Giants make early outburst hold up vs. A's

Giants make early outburst hold up vs. A's

Giants make early outburst hold up vs. A's
SAN FRANCISCO -- The difference in the Giants' performance with runners in scoring position was dramatic. And welcome.

Having struggled with runners in scoring position all season, the Giants suddenly thrived in those situations during Friday night's Interleague series opener against the Oakland A's. This sudden efficiency helped San Francisco surge to a commanding early lead and hold on for an 8-6 victory, its fifth in seven games.

Angel Pagan doubled, walked three times and matched a personal best with three runs to lead the Giants, who established a single-game season high for most runs scored at home for the second straight day. Brandon Belt drove in runs in his first three plate appearances with a single, a walk and a sacrifice fly, one of three the Giants hit as they grabbed an 8-1 lead through four innings.

The Giants (20-19) lengthened their winning streak against the A's at AT&T Park to 10 games, dating back to 2009.

Entering the game with the Major Leagues' third-lowest batting average with runners in scoring position (.208), the Giants were perfect in their first six plate appearances under these circumstances against Oakland. They collected two hits, two walks and two sacrifice flies. Even starting pitcher Barry Zito drew a bases-loaded walk in San Francisco's four-run third inning to drive in his eighth career run.

"It feels great to go out there and do that, and I think it's part of being selective," said Belt, citing the improved patience among Giants hitters overall. They drew nine walks for the second straight game, marking the first time that has happened since July 16-17, 1995. Tuesday, they coaxed 10 walks from Colorado pitchers.

Giants manager Bruce Bochy has noticed a more diligent approach.

"Guys have really made a conscious effort, grinding out every at-bat as much as they can throughout the lineup," he said. "We're doing a much better job., Walks help. They keep things moving. If you don't get a pitch to hit, just let the next guy do it."

San Francisco's primary victim was A's starter Jarrod Parker (1-2), who began the game with a 2.10 ERA but was charged with six runs while lasting five batters into the Giants' four-run third inning.

"I fought myself today, and obviously the results weren't what I wanted, so you just move on and forget about it," Parker said. "It was one of those snowball effects. Obviously they worked me a bit and the pitch count was up, and a couple hits here and there. I just couldn't get things turned around quick enough."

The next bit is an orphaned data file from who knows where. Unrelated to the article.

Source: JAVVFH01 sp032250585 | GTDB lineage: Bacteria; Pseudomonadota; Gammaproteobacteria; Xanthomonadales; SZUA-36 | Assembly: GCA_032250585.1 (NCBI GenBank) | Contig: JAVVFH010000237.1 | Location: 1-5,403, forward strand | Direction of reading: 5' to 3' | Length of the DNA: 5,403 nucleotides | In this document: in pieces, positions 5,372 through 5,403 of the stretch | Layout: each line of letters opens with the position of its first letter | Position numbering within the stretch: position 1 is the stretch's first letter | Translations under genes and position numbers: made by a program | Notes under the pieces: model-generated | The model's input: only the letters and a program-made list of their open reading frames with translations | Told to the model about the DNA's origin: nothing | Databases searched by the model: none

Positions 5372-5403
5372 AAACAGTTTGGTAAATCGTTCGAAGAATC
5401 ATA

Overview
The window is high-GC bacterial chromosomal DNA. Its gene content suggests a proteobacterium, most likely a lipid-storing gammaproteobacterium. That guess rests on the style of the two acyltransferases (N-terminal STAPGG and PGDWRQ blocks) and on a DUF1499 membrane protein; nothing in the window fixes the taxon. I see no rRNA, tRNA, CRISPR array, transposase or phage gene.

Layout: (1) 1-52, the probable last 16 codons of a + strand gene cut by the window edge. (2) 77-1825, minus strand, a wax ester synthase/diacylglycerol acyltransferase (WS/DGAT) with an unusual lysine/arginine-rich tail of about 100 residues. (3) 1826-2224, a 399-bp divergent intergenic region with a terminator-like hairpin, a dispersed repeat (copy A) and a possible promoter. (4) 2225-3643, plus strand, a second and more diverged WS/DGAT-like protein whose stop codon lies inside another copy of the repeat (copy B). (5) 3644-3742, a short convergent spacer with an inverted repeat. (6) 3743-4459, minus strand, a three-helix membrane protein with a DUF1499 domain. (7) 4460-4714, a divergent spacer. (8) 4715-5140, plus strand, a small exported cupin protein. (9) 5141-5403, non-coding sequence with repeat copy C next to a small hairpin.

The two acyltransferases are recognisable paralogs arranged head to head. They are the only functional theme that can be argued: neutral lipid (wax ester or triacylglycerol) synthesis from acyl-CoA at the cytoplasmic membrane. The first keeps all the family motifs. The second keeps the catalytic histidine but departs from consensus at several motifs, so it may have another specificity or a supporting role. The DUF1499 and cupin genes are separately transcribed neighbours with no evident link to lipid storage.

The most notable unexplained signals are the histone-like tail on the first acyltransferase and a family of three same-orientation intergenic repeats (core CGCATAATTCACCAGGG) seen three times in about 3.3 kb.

The Giants needed all the offense they could muster to withstand Oakland's comeback, which was paced by Josh Donaldson. Batting .082 before the game, Donaldson looked more like an .882 hitter as he amassed five RBIs with a third-inning homer, a fifth-inning RBI double and a sixth-inning, three-run double.

Zito (3-1), who yielded one hit in his first 4 1/3 innings, didn't survive Oakland's rally but earned the decision to improve to 2-4 against his former team. Removed with a runner on first, a run in and one out in the sixth inning, Zito was plainly upset upon leaving the game, though he had thrown 105 pitches.

The A's proceeded to jump on reliever Steve Edlefsen for three consecutive two-out hits: singles by Kurt Suzuki and Daric Barton, which loaded the bases, and Donaldson's second double, which cleared them.

Bochy didn't mind Zito's rebellious reaction.

"I don't want those guys wanting to come out," Bochy said. "Looking back, I should have left him out there. It didn't go too well."

Zito remained diplomatic.

"I was more upset with myself for not slamming the door that inning and letting things get out of control," he said.

Fortunately for the Giants, their bullpen maintained control. Clay Hensley relieved Edlefsen and struck out Collin Cowgill to conclude the sixth. Jeremy Affeldt and Sergio Romo worked perfect seventh and eighth innings, respectively, striking out two A's apiece. Then came Santiago Casilla, who weathered second baseman Emmanuel Burriss' fielding error and Seth Smith's single to record his 10th save in 11 chances.

Affeldt credited Hensley, who made the briefest appearance, with doing the most to stem Oakland's momentum.

"You have to try to keep that inning from unraveling," Affeldt said, "and he did it."

Chris Haft is a reporter for This story was not subject to the approval of Major League Baseball or its clubs.